Biologists at New York University have identified a key factor that enables photoreceptor cells to decide their color sensitivity. The findings, which were uncovered by researchers in Professor Claude Desplan’s laboratory in NYU’s Center for Developmental Genetics, were published in the March 9th issue of the journal Nature.
The researchers used the fruit fly Drosophila as a genetic model system to study stochastic events like color sensitivity in photoreceptor cells. The eye of the fly contains some 800 optical units, called ommatidia. Each ommatidium contains six outer and two inner photoreceptors (R7 and R8); the inner receptors detect color, like cone cells in human eyes. Approximately 30 percent of the ommatidia are named “pale,” with sensitivity to blue light, and about 70 percent are called “yellow,” with sensitivity to green light. This ratio of 30 to 70 appears in a large number of diverse species of flies. However, these receptors are stochastically (or randomly) distributed.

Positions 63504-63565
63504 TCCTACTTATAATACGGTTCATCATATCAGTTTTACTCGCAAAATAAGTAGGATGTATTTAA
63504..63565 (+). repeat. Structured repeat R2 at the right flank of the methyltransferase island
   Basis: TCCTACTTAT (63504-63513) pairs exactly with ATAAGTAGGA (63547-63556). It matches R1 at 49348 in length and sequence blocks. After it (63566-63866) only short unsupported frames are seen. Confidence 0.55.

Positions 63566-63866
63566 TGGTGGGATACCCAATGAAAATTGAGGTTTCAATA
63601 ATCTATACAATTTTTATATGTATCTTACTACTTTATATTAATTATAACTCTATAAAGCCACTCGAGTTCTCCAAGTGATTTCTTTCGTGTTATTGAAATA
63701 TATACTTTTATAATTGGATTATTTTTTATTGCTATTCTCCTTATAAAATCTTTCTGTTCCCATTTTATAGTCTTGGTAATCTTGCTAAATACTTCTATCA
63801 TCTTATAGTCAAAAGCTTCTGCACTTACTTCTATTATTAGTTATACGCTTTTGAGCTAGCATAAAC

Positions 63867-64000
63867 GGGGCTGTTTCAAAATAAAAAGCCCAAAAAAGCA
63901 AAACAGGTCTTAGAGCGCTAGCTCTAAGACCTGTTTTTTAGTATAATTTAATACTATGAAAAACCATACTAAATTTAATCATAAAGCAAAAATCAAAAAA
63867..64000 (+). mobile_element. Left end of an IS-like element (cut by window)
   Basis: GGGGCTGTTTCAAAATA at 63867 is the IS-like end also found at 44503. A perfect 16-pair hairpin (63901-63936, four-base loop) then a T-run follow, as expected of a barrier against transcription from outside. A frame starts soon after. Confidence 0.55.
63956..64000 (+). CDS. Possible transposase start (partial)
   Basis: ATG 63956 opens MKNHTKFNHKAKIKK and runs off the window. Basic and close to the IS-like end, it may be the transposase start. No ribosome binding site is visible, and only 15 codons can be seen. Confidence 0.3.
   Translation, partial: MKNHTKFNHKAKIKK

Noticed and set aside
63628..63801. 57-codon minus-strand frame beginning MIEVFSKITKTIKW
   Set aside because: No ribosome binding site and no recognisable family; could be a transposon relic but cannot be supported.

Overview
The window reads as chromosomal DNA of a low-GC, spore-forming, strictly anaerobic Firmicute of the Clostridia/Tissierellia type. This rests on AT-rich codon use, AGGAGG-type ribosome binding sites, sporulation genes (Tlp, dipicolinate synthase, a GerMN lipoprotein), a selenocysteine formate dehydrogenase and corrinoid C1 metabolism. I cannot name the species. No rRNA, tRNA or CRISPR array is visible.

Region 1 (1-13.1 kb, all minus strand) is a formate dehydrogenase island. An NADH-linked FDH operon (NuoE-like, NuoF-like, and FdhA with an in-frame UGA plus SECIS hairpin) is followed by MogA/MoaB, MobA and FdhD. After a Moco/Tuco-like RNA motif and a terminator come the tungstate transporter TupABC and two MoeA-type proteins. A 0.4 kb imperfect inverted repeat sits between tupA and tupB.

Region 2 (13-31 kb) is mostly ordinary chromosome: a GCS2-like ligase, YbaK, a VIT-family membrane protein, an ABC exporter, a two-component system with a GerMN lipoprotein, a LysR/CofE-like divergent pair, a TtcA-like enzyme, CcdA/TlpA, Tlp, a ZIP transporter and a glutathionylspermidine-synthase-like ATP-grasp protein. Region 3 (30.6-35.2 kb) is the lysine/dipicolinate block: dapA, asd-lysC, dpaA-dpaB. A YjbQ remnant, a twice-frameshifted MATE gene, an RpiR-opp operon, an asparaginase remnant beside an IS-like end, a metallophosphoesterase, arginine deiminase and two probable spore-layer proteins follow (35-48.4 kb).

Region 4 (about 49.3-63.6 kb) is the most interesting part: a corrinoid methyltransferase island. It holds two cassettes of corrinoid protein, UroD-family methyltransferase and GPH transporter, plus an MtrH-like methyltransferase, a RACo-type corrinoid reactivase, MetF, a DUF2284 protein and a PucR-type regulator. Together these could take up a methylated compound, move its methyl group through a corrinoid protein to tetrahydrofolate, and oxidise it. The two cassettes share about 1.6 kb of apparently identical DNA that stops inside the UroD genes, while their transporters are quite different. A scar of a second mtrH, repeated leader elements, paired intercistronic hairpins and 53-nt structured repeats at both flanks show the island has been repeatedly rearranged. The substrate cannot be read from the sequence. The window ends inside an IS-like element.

Desplan, the corresponding author of the article, said, “The key question we explored was how each individual R7 and R8 receptor ‘decides’ to be either ‘pale’ or ‘yellow,’ and how this ‘decision’ contributes to the stochastic distribution of each type in the mosaic of color photoreceptors in the fruit flies’ eyes.”
In this study, the researchers identified a transcription factor gene nicknamed spineless as the key regulator for establishing the retinal mosaic when expressed during the fruit flies’ mid-pupation stage. For fruit flies in which the spineless gene could not be expressed, all of the R7 photoreceptors and most R8 receptors were “pale”; for flies for which there was an overexpression of spineless, all photoreceptors were “yellow.” Moreover, the researchers found that the receptor cells made their “decision” autonomously (i.e., without the influence, as in the case of some similar biological processes, of other, nearby cells).
Desplan said, “Stochastic gene expression is an important and fascinating area in biology; the arrangement of receptors for color vision is an excellent model for considering this area. The research in the Nature paper focuses on the cell’s ‘decision’ about what type of cell it wants to be, and, with spineless, for the first time we have identified a factor that controls a cell autonomous stochastic choice process. These findings nicely complement the findings of our paper in Cell in September, which explored the mechanisms by which a cell’s ‘decision,’ once made, is reinforced.”